Donald Trump is gaining in the polls because he is saying publicly what so many white people say in private. The legacy of America – which is not democracy and egalitarianism, but which is, instead, oligarchy and inequality – is being tampered with. The Rev. William Barber, leader of the Moral Majority Movement in North Carolina, says America doesn’t have a Republican or Democrat problem, it doesn’t have a Liberal or Conservative problem…but it has, instead, a “heart problem.” And the heart of America, in spite of those who might argue against it, is one of white supremacy.

Perhaps the depth of this anger – this unspoken, for the most part – is illustrated by the fact that some Evangelicals are speaking support for Trump in spite of the fact that he has said publicly that he has never sought forgiveness  from God. He said when he does something wrong he just tries to do something good or right. ( http://www.cnn.com/2015/07/18/politics/trump-has-never-sought-forgiveness/)  Fair enough, but this nation has made a big deal out of being Christian, and one of the central tenets of Christianity is seeking and giving forgiveness. What does that say about the religion of Conservatives? Have they somehow compromised the requirements of God and Jesus the Christ? Can you trust, theologically and religiously, anyone who blatantly and arrogantly says he purposely ignores the commands of the Christ?

White anger is not new. That anger rose up after Reconstruction when whites fought to undo every gain that was made during that period of time. Whites fought a “new civil war,” determined to win, not with guns, but with government. They pushed blacks out of political office, compromised and/or took away their right to vote, created policies which in effect created ghettos, and kept blacks basically subservient to whites in all the ways they could. They were angry that they lost the war; they were angry that new policies made the ground between blacks and whites more level, and they were not going to have it. The creation of Jim Crow made it virtually impossible for blacks to be treated as equal human beings, but tht wsa the plan. Whites wanted their country back, and that country did not include black people doing what they felt was saved and relegated for whites only.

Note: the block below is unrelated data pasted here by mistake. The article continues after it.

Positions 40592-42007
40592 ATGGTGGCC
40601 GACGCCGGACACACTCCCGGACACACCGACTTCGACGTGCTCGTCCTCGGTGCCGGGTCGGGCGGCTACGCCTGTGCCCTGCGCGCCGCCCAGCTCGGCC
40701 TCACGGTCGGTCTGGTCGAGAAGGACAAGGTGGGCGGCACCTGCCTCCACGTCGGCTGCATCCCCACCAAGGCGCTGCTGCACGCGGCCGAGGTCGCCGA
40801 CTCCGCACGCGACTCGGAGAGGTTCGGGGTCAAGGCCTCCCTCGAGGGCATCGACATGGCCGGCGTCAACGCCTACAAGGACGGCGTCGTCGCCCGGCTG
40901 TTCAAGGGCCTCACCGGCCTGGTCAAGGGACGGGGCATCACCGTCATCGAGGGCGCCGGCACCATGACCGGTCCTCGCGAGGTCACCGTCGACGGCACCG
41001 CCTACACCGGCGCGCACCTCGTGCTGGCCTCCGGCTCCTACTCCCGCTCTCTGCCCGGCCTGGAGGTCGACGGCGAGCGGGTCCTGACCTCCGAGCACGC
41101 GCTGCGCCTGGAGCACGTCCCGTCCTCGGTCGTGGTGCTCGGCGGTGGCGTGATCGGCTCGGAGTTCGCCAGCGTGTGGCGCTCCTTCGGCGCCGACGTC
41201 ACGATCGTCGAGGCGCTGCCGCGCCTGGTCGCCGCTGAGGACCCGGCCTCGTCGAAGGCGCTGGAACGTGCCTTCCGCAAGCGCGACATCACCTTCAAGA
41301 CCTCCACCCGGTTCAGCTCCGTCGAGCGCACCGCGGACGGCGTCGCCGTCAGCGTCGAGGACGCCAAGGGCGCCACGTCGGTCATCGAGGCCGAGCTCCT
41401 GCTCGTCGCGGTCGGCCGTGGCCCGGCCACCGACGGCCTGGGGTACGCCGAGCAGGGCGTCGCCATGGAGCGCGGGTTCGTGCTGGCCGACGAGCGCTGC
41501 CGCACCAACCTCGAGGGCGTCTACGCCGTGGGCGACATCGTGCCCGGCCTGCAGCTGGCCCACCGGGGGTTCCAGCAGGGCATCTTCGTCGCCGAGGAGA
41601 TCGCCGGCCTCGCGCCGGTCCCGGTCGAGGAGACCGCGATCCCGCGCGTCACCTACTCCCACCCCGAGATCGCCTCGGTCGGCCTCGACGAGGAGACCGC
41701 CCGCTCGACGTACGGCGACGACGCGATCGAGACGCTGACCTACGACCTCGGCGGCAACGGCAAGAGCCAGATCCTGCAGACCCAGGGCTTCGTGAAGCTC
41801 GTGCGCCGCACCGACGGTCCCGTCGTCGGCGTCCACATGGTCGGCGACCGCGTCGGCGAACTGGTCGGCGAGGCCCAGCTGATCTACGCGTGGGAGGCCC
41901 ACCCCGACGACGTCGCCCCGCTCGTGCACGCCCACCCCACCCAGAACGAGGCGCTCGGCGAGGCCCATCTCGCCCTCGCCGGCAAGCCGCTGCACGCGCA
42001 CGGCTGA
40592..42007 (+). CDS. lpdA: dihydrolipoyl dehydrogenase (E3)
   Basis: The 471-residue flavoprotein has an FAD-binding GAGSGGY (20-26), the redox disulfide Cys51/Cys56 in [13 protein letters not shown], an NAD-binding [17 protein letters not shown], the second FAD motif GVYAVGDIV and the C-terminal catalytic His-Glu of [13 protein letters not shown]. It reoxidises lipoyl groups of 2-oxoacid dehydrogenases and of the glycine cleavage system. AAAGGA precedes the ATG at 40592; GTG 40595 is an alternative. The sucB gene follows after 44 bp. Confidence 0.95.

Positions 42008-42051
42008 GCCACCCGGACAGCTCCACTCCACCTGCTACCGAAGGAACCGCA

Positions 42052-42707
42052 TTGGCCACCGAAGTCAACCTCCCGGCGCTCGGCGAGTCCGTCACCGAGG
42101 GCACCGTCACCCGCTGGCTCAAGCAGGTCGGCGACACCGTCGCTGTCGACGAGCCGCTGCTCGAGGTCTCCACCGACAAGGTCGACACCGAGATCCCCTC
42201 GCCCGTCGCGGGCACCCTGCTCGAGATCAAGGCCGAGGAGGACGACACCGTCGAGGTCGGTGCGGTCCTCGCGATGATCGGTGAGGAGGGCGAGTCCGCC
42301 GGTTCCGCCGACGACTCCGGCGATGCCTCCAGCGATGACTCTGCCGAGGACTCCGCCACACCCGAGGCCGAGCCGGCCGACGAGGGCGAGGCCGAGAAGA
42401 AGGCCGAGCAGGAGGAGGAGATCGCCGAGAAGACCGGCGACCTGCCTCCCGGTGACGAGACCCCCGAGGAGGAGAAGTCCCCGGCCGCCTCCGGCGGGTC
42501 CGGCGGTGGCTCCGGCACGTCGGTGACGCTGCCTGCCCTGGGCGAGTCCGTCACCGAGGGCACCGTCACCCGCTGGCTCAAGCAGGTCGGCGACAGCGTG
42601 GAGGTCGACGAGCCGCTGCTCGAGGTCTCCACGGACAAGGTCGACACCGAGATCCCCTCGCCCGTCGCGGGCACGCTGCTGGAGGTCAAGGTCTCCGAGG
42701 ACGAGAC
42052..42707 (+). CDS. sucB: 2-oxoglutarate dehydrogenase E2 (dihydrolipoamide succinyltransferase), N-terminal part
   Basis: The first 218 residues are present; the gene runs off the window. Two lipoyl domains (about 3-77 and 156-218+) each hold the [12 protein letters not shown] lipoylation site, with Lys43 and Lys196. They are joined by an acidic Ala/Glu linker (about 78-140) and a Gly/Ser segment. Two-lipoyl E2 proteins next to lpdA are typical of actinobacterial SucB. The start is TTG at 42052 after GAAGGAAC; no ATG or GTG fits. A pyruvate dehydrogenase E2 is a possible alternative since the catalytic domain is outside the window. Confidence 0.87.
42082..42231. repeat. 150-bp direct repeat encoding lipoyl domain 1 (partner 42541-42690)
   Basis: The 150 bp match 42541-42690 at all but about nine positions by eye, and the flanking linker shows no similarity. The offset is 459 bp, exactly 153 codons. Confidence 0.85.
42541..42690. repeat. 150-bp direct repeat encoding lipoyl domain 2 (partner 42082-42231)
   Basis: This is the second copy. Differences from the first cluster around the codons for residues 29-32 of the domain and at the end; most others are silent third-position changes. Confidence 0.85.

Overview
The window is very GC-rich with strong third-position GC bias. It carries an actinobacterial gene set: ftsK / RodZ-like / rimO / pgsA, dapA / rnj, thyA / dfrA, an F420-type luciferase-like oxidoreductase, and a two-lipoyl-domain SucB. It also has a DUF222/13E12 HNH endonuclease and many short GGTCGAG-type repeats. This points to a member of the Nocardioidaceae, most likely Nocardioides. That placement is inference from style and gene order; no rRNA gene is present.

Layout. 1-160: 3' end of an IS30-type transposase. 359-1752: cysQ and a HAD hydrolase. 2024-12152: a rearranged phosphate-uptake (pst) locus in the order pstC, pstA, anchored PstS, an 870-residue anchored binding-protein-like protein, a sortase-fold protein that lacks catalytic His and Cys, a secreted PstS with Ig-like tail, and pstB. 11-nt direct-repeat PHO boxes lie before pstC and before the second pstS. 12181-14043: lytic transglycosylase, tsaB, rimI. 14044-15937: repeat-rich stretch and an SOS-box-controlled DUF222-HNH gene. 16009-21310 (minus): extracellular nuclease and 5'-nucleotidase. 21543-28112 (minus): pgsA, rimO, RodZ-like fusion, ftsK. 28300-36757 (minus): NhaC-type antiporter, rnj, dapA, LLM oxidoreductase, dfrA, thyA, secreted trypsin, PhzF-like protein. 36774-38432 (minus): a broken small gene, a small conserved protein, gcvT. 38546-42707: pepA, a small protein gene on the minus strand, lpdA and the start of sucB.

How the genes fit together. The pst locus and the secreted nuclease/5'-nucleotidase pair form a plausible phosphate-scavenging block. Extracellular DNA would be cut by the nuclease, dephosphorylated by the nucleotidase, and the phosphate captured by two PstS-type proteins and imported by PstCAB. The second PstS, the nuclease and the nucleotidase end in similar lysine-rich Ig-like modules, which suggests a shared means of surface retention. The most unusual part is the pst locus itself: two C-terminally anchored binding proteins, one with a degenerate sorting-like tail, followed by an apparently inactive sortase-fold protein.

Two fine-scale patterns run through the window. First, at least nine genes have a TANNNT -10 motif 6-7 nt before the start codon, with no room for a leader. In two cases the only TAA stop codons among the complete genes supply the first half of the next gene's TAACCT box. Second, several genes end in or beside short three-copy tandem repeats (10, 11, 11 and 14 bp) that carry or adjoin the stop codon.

Donald Trump knows that sentiment; he obviously feels it and it is clear that many, many Americans feel it, too. Whites are angry that Barack Obama won the White House – twice. They are mad that laws have been created to protect the LGBT community, going so far as to allow same sex couples to marry. They are angry that illegal immigrants – many of whom they use to keep their lawns kept up and their houses clean – keep coming into this nation. They are fighting to take America back to the “good old days” when white people operated and protected a land which did not provide “liberty and justice for all,” but instead kept folks under control, using the law and the courts. Their idea of democracy was a land where whites were in control and everyone else was under their thumb.

It feels like Trump and this “silent majority” are acting rather like spoiled children. They cannot get their way as easily as they once could, and they are angry about it. It feels like they will do all they can, in whatever way they can, to get things “back to normal.” When even the Evangelicals are willing to give a presidential a pass when he has said publicly that he ignores the command of God the Father and Jesus the Christ to forgive and to ask for forgiveness, you know that the anger is real.

It is very real. And it is very dangerous…

A candid observation …